I'm not sure why I just sketched out a western thing, but if anyone wants to be the next Louis L'amour or Bob Johnstone/Will Johnstone, I hope there's something there for you. Or get Riders of the Purple Sage (the book, not the records from the 70's country/rock band - well, they are good anyway - Panama Red!). You can order from Amazon.com. The author of "Riders of the Purple Sage" is Zane Grey.
We climbed slowly on the more mountainous roads but lots of green and horses and old mansions and historical markers that Doug zipped by before I could read anything was it. As I've said before, I have no pills remaining and Primary Progressive MS with a side of bipolar. Guess which wins?
You're right, but let's all watch my decline and fall anyway.
I became even slower than I had been, comprehension low, even though my reading material was light weight for me, I was hanging on to the book and trying to understand what Holmes and Watson were doing in a lower level rock formation at the Reichenbach Falls. But my head would dip, then my hands
would let go of the book, so it would tumble either onto the bus floor, or any empty spot between our
seats, which was so jammed full of bags and what not that anything that came close to the lower area was sucked into the black hole of The Bus (used as extra fuel if there hasn't been a Love's stop). So would try the iPod to listen to stories and it just made the snoozefest even bigger. Then spasm! Sometimes, if I'm really unlucky, i'd spasm my left arm just as Jackie is reaching for her drink. Who will win? Not me. If my head spasms to the right, knock myself into the bus window with a loud thud. If I spasm left, watch out, Jackie! Her iPod, book, any treat she is having will pop over to the seat across from us which I hope is not being used at the time. Sometimes no, sometimes yes.
When the seat was occupied, we apologized to the rider immediately. "Don't worry," he or she would say, "we all do it." By the time we got home, the response was a heavy sigh.
We rode a meandering trail up in to the beginnings of the Shenandoah Mountains, more history there to take in. Our tour guide regaled us with how nice and new accomodations would be, just finished, brand new, majestic views. We were also informed that the hotel did not have a dining area yet, but a bunch of old people are sure to find something at the new Cracker Barrel just across the street.
There was just one problem, small, but there. They had no rooms. Sorry, filled up. As we had run into now and then on the trip, it being the middle of May, and in college towns, they have these called graduations. Families arrive, go see their kids be given a piece of paper that's says the kid is as smart, and after pictures, go out to dinner, and then go to the hotel.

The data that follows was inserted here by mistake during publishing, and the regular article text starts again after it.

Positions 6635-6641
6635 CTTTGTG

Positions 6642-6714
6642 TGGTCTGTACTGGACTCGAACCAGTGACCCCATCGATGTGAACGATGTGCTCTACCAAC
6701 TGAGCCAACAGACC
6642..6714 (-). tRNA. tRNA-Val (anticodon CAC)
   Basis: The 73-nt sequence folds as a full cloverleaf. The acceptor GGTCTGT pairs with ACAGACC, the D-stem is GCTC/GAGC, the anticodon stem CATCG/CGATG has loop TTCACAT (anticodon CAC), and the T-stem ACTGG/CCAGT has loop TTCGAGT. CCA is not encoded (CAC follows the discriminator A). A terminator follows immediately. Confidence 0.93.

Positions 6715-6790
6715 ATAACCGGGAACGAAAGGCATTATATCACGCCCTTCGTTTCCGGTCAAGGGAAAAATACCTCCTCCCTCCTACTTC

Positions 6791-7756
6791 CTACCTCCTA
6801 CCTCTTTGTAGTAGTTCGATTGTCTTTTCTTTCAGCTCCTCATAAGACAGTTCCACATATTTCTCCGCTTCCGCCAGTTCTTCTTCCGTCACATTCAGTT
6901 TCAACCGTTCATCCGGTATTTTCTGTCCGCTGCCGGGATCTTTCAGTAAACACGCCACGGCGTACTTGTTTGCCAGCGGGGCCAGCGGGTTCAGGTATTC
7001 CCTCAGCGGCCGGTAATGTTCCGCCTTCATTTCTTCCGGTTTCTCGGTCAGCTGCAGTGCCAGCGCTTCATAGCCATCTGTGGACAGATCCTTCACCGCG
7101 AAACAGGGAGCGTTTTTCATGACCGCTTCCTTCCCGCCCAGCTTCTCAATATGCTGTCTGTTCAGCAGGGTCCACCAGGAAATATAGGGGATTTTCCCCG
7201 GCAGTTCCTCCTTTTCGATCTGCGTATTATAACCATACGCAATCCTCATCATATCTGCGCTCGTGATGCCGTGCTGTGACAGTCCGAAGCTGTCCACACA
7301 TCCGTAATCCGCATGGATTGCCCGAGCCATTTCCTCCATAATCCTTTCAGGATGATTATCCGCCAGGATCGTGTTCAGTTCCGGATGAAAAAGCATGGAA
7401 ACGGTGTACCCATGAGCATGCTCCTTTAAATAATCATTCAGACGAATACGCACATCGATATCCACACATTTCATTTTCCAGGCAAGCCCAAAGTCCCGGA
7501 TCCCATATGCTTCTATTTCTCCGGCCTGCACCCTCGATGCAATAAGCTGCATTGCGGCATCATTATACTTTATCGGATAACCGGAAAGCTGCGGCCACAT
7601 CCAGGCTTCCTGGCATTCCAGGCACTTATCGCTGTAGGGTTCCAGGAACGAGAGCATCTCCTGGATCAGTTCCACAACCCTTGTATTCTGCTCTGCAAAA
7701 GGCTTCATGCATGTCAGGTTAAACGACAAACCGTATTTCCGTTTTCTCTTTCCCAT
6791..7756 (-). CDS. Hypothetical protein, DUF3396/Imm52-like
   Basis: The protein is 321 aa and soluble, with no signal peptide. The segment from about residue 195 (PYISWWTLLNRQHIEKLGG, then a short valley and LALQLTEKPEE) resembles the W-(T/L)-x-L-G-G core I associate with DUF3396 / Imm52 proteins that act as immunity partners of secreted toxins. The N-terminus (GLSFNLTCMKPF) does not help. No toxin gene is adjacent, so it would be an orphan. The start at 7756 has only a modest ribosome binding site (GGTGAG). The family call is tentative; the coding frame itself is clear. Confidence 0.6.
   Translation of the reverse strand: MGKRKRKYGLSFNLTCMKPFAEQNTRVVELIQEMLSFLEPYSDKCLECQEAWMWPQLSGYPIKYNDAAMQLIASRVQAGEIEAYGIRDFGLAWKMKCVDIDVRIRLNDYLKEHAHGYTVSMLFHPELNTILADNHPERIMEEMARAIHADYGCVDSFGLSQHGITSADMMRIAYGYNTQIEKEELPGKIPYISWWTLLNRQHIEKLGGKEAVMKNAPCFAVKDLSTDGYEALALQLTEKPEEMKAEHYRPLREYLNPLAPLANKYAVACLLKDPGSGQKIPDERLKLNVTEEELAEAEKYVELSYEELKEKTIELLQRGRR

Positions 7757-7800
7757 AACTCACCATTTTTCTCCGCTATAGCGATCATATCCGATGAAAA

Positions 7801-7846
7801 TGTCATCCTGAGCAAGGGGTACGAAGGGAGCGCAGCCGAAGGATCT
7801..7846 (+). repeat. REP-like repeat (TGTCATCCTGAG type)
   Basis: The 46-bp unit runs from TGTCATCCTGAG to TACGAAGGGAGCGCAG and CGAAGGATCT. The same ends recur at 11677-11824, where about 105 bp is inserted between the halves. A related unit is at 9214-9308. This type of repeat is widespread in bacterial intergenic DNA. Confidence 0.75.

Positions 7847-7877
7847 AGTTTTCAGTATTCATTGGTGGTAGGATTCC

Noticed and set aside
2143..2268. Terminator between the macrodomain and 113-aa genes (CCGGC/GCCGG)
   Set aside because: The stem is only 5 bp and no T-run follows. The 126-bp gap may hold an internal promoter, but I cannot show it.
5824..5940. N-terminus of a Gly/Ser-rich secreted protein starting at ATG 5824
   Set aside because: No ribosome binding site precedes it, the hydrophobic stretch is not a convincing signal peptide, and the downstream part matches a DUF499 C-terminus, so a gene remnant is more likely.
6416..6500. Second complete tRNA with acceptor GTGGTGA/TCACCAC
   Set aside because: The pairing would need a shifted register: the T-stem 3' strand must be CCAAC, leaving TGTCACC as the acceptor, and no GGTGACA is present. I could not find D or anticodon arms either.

No motel. No food. Spasms in my arms and head. The passengers said the guide was taking wayyyyyy to long, and when she called Doug the bus driver to go into the lobby with her. Trouble is brewing. And my arms were folded in front of my chest to hold back my smoldering anger.
The bus drove up a slate type mountain, and the Guide said we we're lucky to get the rooms at all. It was a three floor motel, not well constructed, and and to me it looked as if the motel had been just been dropped there by a black government helicopter. Welcome to Guantanamo, I mumbled, receiving a thump on my arm from Jackie. When the guide came back, she had the room IDs We all gathered around her to find some kind shelter from the storm (thanks for that, Mr. Dylan).
We received our keys, and then the Guide said "You're on the third floor."
Before me was motel room, not twenty feet away, that had the disabled notice on it (the person in wheel chair) and I asked if we could stay there. "No, that's taken. Third floor." and she pointed towards the stairs, a rusting mess of both metal and concrete. 20 steps, twice. Bring your luggage with you. I could already hear the ka-thunk, ka-thunk of the luggage being pulled by elderly tired people. Well, I'd had it! Enough! Loss of drugs, too much walking, I hurt, and after a short while, and some makeover, from Jackie's I ran back to the Guide looking just like Spencer Tracy:
Some fellow passenger said to his wife: "Hey, look at him! That's Spencer Tracy, from Dr. Jekyll and Mr. Hyde. We saw it at Troy Movie palace."
The wife just said "No, we saw the Federic March one at Proctor's. I'm going to Burger King and getting nuggets. You want nuggets? Come on."
After letting off the steam to the Yankee Trials guide and driver, the guide worked out a switch with another couple, and we could get the first floor. We dropped our luggage (or most of it - naturally mine was lost by the kind ineptitude of the staff).
Since there was only one other building in SlateWorld, and the teeming rain made it an Olympic run for the League of Senior Avengers, and we all arrived inside shaking coats and hats which was a waste of time because even if you stayed in for an hour with a burger and fries, you'd be just as wet when you went back to the motel. We ordered and went back to the motel, clutching hamburgers and fries, and sodas. We plopped on the beds and consumed while watching a ball game.
I was wondering, though about the people who work there. They can go on break, go outside, and see nothing. I hope the moon and stars and sun actually visit here sometimes, or is it always just rain?
And so then a long night began.....a very long night.